After an immigration hearing in which he sought review of the CIS’s determination, and during which Huarcaya and Ruth
testified, the Immigration Judge (“IJ”) found that Huarcaya had “not met the burden of proof to show that [Ruth’s application for Huarcaya] was approvable when tiled,” and ordered him removed.
Between the time the IJ rendered his decision in April, 2006 and Huarcaya’s case was decided by the BIA, the BIA considered the meaning of 8 C.F.R. § 1245.10(a)(3) as a “matter of first impression.” In re Riero, 24 I. N. Dec. 267, 268 (B.I.A. Aug. 15, 2007). Riero presented a similar fact pattern — an alien divorced his first wife, who had filed a marriage-based petition for him before the cut-off date. The question then became whether his first wife’s petition was “approvable when filed” such that Riero could be grandfathered under 8 U.S.C. § 1255(i).
In Riero, the BIA found that “in order for a visa petition to be `approvable when filed’ in this context, there must be a showing that the marriage on which it is based was bona fide.” Id. “It is not enough to show merely that a marriage existed,” the BIA elaborated. Rather, “in order to be `meritorious in fact,’ the visa petition must be based on a genuine marriage in which the parties intended to share a life as husband and wife, not a marriage of convenience designed solely to confer an immigration benefit on one of the parties.” Id. This interpretation “is confirmed by the explanation of the `approvable when tiled’ standard in the Federal Register, which provides as an example that a visa petition is not approvable when filed if it `is fraudulent or if the named beneficiary did not have, at the time of the filing, the appropriate family relationship or employment relationship that would support the issuance of an immigrant visa.'” Id. at 268-69. According to the BIA, “[i]n the marriage context, a `fraudulent’ visa petition would include one where the marriage was not entered into in good faith.” Id. at 269. Determining that Riero’s first marriage did not meet this standard, the BIA affirmed.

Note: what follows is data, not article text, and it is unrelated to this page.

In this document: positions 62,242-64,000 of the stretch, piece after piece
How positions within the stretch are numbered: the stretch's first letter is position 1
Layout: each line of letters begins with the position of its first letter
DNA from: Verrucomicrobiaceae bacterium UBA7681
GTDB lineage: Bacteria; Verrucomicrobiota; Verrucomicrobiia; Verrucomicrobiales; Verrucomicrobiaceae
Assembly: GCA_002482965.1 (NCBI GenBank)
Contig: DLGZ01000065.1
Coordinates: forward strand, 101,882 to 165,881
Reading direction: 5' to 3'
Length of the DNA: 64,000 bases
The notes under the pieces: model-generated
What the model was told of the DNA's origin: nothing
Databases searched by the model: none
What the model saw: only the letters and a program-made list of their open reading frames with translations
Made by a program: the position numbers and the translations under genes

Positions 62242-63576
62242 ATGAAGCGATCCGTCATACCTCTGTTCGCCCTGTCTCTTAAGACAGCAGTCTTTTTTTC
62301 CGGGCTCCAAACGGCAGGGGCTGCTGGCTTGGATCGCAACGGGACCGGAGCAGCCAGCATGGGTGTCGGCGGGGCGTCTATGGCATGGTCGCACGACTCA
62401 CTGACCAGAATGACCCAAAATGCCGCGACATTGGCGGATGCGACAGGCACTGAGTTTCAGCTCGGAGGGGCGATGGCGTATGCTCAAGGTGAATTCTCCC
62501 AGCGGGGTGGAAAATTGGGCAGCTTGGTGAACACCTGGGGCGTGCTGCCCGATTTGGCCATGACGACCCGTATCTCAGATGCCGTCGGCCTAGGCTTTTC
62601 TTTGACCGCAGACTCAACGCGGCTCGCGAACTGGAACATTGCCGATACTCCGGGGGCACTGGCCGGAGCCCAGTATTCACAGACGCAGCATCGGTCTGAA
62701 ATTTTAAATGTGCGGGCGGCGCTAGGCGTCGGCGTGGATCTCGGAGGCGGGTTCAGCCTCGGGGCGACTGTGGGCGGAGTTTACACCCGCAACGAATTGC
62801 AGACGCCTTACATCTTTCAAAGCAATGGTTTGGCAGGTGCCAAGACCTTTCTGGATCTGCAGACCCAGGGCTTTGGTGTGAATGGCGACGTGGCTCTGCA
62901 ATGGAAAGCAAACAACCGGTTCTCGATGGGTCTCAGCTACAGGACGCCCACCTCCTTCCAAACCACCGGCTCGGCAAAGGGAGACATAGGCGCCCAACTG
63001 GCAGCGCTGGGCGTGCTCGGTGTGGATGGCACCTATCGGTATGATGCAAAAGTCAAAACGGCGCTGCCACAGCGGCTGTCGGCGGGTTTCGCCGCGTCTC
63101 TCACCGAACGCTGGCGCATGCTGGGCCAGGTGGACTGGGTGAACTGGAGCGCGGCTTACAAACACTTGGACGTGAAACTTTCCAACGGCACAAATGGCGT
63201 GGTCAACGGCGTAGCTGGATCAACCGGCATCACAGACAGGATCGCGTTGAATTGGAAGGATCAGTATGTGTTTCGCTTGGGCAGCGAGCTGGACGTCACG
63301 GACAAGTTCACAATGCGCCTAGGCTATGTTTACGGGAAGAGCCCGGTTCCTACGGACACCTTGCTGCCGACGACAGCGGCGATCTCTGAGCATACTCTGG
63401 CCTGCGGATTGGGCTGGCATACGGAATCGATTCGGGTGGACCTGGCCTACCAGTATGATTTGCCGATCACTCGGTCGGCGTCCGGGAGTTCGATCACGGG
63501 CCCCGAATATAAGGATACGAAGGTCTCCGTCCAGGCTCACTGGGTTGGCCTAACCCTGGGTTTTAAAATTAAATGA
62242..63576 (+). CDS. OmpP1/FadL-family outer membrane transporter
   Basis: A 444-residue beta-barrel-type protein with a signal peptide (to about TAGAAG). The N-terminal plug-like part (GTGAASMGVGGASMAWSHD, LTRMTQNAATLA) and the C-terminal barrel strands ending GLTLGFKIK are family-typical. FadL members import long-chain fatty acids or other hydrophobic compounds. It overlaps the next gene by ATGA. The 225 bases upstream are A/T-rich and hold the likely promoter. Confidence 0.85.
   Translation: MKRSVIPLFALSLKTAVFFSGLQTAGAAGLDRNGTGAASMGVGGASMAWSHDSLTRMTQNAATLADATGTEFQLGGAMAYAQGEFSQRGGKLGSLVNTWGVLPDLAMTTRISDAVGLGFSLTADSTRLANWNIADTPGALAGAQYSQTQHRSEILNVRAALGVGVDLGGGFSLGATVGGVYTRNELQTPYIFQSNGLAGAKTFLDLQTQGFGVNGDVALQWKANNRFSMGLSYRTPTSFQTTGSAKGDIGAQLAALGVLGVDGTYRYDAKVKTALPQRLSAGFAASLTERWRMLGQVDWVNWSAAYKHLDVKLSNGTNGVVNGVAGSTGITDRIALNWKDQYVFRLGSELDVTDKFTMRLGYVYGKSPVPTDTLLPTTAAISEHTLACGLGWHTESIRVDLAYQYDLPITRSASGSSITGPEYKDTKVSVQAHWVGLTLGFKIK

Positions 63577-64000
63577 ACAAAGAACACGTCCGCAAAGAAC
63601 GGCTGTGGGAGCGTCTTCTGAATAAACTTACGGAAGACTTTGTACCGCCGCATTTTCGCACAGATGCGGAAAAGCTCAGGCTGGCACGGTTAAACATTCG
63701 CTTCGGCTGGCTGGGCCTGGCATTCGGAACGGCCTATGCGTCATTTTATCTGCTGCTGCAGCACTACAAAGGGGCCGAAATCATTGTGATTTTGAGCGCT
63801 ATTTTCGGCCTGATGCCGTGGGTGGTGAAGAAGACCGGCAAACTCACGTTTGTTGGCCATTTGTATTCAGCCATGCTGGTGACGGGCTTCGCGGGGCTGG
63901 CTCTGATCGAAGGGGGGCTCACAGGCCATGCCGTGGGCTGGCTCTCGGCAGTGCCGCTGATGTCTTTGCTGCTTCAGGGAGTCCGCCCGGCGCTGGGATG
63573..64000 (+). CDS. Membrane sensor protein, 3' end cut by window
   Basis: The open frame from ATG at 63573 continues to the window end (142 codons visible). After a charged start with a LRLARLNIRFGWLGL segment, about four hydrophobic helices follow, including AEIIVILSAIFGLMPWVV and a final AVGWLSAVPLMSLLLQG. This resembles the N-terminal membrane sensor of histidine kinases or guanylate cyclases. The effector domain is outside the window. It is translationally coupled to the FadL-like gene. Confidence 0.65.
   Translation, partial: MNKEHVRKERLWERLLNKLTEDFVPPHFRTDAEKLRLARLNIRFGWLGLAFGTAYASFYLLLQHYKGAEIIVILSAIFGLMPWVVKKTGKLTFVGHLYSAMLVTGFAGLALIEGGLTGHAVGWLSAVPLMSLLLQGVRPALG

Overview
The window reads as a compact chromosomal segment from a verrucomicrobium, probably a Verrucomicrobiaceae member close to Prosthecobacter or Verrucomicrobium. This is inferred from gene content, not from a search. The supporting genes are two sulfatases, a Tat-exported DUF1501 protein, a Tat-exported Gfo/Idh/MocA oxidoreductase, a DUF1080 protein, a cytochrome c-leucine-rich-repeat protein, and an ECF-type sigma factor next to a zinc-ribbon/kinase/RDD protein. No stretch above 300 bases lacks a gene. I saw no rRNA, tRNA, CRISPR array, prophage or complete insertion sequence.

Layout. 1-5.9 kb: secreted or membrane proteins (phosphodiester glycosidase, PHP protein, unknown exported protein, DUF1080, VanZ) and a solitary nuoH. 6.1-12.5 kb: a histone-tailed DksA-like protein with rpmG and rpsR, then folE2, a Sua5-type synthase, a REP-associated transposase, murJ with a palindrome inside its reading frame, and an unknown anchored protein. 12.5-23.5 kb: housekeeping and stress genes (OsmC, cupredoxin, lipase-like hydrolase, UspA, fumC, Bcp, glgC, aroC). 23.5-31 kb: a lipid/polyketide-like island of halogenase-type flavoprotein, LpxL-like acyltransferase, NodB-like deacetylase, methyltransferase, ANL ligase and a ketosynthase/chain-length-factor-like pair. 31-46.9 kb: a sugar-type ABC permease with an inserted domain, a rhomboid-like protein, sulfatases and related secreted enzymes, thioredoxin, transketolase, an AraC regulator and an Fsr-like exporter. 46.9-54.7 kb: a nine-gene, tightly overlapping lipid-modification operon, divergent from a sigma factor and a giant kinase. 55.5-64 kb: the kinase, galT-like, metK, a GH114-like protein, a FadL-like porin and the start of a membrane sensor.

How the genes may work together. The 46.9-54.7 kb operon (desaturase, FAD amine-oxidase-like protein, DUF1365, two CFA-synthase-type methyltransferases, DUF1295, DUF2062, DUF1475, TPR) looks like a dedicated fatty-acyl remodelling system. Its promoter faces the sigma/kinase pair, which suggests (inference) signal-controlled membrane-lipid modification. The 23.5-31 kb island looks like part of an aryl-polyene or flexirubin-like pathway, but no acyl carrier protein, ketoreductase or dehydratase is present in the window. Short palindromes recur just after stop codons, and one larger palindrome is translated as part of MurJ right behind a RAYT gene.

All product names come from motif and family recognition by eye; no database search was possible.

In the case before us, the BIA affirmed the IJ’s decision, citin Riero. In re Huarcaya, No. A 79 078 179, 2007 WL 4707389 (B.I.A. Dec. 17, 2007). The BIA adopted the IJ’s conclusion that “there was no documentary evidence to support [Huarcaya’s] claim that his first marriage was bona fide at the time of inception.” Id. “Although it may be true that the respondent and his former wife had few joint documents or finances because they lived with the ex-wife’s mother in the mother’s house,” the BIA wrote, “the respondent’s former wife lacked key information about the respondent, his 6 children left behind in Peru, and the respondent’s financial commitment to these children. . . .” Id.
Further, “there were also inconsistencies between their testimonies including what type of employment the respondent had in Peru, and how old the former wife was when she met the respondent.” Id. The BIA denied relief and this petition for review followed.
On appeal, Huarcaya raises two claims. First, he argues that the BIA’s construction of 8 U.S.C. § 1255(i) is not entitled to deference. Second, he argues that the term “meritorious in fact” is unconstitutionally vague.
I. Administrative Law Claim
Huarcaya’s claim under Chevron is that 8 C.F.R. § 1245.10(a)(3) is invalid. See
Chevron, U.S.A., Inc. v. Natural Resources Def. Council, Inc., 467 U.S. 837, 844, 104 S.Ct. 2778, 81 L.Ed.2d 694 (1984). Specifically, Huarcaya argues that the BIA’s interpretation of the regulation — which requires that the petition be both “meritorious in fact” and “non-frivolous” to be “approvable when filed” — renders “non-frivolous” impermissibly redundant. Under Huarcaya’s analysis of the regulation, the only permissible interpretation of “meritorious in fact” and “non-frivolous” is not, as the BIA asserts, that the alien show that the petition was based on a bona fide marriage; rather, he argues that the petition must only establish a prima facie case for eligibility. Only this reading, Huarcaya contends, would give content to both the terms “non-frivolous” and “meritorious in fact,” as opposed to rendering the term “non-frivolous” completely superfluous. The government, in response, argues that this argument simply identifies an ambiguity in the terms and does not undermine the reasonableness of the BIA’s interpretation of the regulation.